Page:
Australian equity investors should look beyond headline concerns about China slowing, with the country’s A and H-share valuations offering attractive opportunities, says Stuart Rae, AllianceBernstein’s Pacific Basin equities chief investment officer.

Rae argues that markets have overreacted to fears about a rapid China slowdown, leaving equity valuations significantly cheaper than both their average over time and relative to other countries in Asia.

“People are a bit hesitant on timing, frankly, they see the opportunity, and it has been a bad run for the last couple of years. But it takes some courage to say I am going to stick in there and buy some of that,” he says.

Valuations by price to forward earnings of the China A-share market are close to historic lows, Rae notes.

 

Asian inflows

The investment management firm also forecasts that there will be a modest pickup in China’s economic growth in the second half of the year as the government moves to support growth through fiscal and monetary policies.

“There has been a lot of focus on a small number of indicators, but when a broader range of fundamental indicators are considered, the results are consistent with a managed slowdown,” he says.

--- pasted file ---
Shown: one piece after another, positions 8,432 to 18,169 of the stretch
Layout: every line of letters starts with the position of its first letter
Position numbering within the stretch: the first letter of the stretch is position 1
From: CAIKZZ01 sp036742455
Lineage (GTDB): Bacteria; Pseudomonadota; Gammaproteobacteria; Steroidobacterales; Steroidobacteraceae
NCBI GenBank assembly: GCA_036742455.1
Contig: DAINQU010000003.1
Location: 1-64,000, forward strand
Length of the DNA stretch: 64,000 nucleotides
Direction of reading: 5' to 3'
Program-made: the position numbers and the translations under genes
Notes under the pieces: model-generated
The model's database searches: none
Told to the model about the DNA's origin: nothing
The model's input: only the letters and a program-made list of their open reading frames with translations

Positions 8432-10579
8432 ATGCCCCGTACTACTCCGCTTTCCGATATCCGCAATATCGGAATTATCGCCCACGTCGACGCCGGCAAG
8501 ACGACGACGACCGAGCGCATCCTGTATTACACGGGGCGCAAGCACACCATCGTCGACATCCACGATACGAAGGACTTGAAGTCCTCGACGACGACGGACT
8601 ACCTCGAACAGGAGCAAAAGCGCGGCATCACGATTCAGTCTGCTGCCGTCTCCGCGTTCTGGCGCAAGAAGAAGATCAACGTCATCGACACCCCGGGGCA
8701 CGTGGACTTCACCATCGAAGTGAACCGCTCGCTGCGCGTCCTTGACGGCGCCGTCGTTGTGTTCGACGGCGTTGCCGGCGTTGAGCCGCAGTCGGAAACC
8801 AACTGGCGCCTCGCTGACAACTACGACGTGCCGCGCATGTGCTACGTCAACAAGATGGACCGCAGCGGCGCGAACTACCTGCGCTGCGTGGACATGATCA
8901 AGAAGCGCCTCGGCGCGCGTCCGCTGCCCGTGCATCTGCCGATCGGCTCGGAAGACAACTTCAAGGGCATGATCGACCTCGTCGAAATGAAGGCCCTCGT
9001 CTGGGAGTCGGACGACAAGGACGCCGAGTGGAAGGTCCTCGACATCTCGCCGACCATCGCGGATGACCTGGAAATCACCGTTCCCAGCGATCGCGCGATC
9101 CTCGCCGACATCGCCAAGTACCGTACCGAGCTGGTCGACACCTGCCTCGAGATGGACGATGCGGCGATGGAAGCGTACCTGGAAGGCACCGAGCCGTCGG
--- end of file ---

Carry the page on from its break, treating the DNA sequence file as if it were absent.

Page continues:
A bottom-up, value stock-picker, AllianceBernstein’s Pacific Basin equities team is prepared to take a contrarian view to many investors where it thinks there is a potential for market mispricing.

One example Rae cites is its investments in Chinese real estate-related stocks, despite concerns about the country’s property bubble.

Rae says these stocks have been strong performers and he points to underlying fundamentals in the property sector, which belie commonly held concerns about the property market.

Since May last year, the median residential property price across 70 Chinese cities has stabilised.

Rae says that there have been inflows into the $4 billion the manager invests in the Pacific Basin equities, which include Australia and Asia, excluding Japan.

These inflows have been coming from Asian investors, including from Japan, Hong Kong and Taiwan as well as Europe.

“Some people are prepared to take on that extra risk and be a bit contrarian,” he says.

Australian investors, on the other hand, have been cautious about diving into Asia.

Rae says that institutional investors have raised concern about a doubling-down, that is, duplicating exposures in their domestic equity portfolios and the potential fallout form a hard landing in China.

“People have been cautious and watching it, and I am trying to tell them that they should be more serious about it because the opportunity is moving in their favour,” he says.

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